Our most revered non-native gamebird, the ring-necked pheasant, stars in the splendid presentation you see here. But don’t fret: Even if you don’t hunt, you can still enjoy this sensational treat by ordering a free-range, all-natural, antibiotic-free uncooked pheasant online (I like Dartagnan.com). Want to go frugal-yet-elegant? I’ll give you dollars to dumplings that this recipe will elevate a humble chicken from the ordinary to the extraordinary.
Spatchcocked Pheasant: Serves 4
1 pheasant or organic free-range chicken
Freshly ground black pepper
4 tablespoons unsalted butter, at room temperature
1/4 cup minced shallot
1 clove garlic, minced
1 bay leaf
2 sprigs fresh thyme
1 1/2 cups mushrooms (I like a mix of oyster, hen-of-the-woods, and shiitake for different shapes and textures)
1 cup heavy cream
1/2 teaspoon sea salt
1/2 teaspoon white pepper
Spatchcock the pheasant (see sidebar below) the day before you cook, place it on a wire rack over a drip pan, and refrigerate, uncovered, to dry-age. Several hours prior to roasting, remove from the refrigerator and let it come to room temperature.
Preheat the oven to 500° F. Lightly season the inside of the pheasant with salt and black pepper, then turn it over and place it breast side up on a roasting rack inside a roasting pan. Rub 2 tablespoons butter over all the skin, and season again with salt and pepper. Place the pan on the oven’s middle rack, close the door, and lower the oven temperature to 350° F. Roast for 30 to 40 minutes, until a meat thermometer placed in the thickest part of the thigh reads 155° F. Remove from the oven, tent loosely with foil, and let rest for 15 minutes.
While the pheasant rests, prepare the velouté: Combine the remaining 2 tablespoons butter, the shallot, garlic, bay leaf, and thyme in a saucepan over medium heat and sauté for 3 to 5 minutes, until the shallot is translucent. Reduce the heat to low and add the mushrooms. Toss with a wooden spoon for 3 to 5 minutes, until the mushrooms are tender and thoroughly cooked. Reserve a dozen or so for garnish.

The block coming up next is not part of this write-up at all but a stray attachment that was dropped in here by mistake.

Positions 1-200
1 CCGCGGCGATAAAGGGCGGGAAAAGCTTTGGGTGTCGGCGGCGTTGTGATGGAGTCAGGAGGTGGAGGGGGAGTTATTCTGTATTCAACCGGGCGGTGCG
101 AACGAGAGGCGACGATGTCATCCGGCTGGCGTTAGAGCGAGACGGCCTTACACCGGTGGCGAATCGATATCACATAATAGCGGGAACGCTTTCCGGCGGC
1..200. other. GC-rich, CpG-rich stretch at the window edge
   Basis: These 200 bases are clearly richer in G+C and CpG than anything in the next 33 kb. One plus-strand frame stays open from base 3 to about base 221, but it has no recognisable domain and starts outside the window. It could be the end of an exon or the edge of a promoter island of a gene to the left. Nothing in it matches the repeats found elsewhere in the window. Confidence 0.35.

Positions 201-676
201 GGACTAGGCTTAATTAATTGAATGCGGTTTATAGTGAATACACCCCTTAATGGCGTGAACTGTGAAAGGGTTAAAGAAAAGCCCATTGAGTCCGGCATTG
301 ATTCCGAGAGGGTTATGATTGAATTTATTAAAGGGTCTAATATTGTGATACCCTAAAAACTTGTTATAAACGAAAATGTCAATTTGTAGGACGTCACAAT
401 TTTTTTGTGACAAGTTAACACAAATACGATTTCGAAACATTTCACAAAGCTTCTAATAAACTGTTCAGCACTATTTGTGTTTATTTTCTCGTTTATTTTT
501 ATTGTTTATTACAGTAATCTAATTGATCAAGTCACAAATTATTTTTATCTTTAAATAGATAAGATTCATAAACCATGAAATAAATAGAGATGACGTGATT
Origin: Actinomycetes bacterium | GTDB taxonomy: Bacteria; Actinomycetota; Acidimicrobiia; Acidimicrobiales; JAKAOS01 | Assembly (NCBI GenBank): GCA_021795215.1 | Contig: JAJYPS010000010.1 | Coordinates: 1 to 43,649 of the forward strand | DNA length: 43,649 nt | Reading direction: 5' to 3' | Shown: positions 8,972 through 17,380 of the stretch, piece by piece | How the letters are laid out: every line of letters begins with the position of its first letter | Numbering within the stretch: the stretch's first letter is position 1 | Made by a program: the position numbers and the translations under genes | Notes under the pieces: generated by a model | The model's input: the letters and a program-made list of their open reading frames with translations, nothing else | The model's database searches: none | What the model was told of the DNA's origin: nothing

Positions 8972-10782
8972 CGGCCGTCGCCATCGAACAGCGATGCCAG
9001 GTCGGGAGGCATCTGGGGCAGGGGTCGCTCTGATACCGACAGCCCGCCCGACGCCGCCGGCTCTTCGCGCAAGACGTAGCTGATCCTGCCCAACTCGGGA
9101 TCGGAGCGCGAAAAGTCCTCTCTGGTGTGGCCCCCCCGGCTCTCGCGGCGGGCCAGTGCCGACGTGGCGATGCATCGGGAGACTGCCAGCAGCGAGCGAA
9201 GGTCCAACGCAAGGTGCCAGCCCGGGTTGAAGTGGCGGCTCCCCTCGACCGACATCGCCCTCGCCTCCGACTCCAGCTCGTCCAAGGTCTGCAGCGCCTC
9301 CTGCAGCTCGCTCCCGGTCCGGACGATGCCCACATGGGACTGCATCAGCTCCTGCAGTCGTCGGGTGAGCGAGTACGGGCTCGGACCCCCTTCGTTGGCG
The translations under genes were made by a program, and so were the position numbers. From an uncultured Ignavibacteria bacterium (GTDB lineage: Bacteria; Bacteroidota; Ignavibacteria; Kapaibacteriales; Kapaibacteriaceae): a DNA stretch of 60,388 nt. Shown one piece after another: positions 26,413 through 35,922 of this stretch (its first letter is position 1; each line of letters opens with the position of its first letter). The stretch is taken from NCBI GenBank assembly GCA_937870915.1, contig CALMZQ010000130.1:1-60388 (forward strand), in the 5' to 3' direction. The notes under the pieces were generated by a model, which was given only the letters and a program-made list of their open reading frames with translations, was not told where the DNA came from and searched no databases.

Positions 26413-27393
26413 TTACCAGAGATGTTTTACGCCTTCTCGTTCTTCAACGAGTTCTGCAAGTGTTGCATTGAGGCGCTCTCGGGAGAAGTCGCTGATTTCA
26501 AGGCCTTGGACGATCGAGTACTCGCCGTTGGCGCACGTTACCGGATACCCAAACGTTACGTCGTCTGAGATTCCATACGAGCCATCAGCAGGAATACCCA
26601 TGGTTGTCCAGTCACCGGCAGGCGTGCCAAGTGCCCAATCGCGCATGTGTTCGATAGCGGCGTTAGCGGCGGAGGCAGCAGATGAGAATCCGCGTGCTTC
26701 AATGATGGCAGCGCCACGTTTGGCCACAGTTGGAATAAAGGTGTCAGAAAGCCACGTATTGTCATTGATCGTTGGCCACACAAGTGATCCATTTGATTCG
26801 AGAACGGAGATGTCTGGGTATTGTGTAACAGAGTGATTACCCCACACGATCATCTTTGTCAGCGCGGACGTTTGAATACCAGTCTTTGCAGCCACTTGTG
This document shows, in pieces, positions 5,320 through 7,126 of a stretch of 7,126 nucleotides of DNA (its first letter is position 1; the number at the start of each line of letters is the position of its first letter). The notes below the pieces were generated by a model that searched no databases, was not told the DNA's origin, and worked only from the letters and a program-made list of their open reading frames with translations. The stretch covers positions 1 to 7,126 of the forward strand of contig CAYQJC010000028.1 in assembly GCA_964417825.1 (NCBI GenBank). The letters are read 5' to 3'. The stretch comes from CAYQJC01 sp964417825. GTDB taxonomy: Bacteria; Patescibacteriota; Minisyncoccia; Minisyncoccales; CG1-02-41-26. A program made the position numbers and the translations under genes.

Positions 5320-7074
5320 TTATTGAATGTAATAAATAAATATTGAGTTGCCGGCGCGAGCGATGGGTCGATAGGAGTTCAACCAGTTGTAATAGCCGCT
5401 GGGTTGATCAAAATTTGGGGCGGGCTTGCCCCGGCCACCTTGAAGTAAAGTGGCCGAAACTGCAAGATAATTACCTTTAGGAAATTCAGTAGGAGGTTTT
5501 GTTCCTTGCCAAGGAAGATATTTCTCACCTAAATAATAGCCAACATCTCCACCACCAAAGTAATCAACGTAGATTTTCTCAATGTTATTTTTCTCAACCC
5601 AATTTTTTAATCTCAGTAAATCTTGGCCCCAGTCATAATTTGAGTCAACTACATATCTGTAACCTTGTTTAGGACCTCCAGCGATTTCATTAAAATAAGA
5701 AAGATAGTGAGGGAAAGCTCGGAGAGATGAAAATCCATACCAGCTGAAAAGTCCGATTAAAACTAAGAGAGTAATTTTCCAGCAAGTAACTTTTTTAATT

Add 1 cup water to the saucepan, increase the heat to high, and bring just to a boil. Pour the mixture into a blender and process on high speed until smooth. Pour it back into the saucepan, whisk in the cream, and season with salt and white pepper.
To serve the pheasant, make a pool of the velouté on a serving platter and place the pheasant in the center. Garnish with the reserved mushrooms and serve.
Master the Supreme Spatchcock
To “spatchcock” means to remove the backbone and flatten out the bird for more even roasting. I like to take this a step further, removing all but the leg and wing bones from a bird. This technique removes bones from the inside, leaving the skin intact except for the cut made to remove the backbone. Spatchcocking results in a bird that cooks quickly and evenly, and makes for a lovely presentation.
1) Place the bird breast-side down, with the neck facing away from you. Hold a leg in each hand and push down quickly and firmly to pop the thighs from the hip sockets. Repeat the process with the wings, to dislocate the wingbones from the wishbone.
2) Grasp the bird firmly, and use game shears to cut close to the edge of the spine from the vent to the neck opening. Repeat on the other side of the spine. Remove the spine and set it aside.
3) Use the point of a sharp knife to score down the center of the keel (breastbone) from the inside, then turn the bird over and use the palms of your hands to press down on both sides to flatten. (Note: This completes a simple spatchcock, but for presentation and ease of carving and serving at the table, you may want to go a few steps further, and remove the bones from the main body.)
4) From the inside, gently work the tip of a flexible filet knife under the rib cage on either side of the keel, and then under the keel itself, from the back to the front. Use an index finger to gently probe for the wishbone. Angle your knife tip just beneath the wishbone, and free it from the meat. Remove the ribs, keel and wishbone; set aside.
5) Slice down through the thigh meat from the inside, running your knife blade down the thighbone to expose the joint that connects the thighbone to the drumstick. Cut the ligaments holding the joint together and remove the thighbone. Repeat for the other leg. Freeze the thighbones—along with the spine, ribs, keel, and wishbone you removed earlier—to make stock at a later time.
Find this and more than 175 other organic wild game, seafood, foraged foods, and garden fare recipes in The Field to Table Cookbook by Susan L. Ebert (Welcome Books, 2016), available in the Cowgirl magazine online store.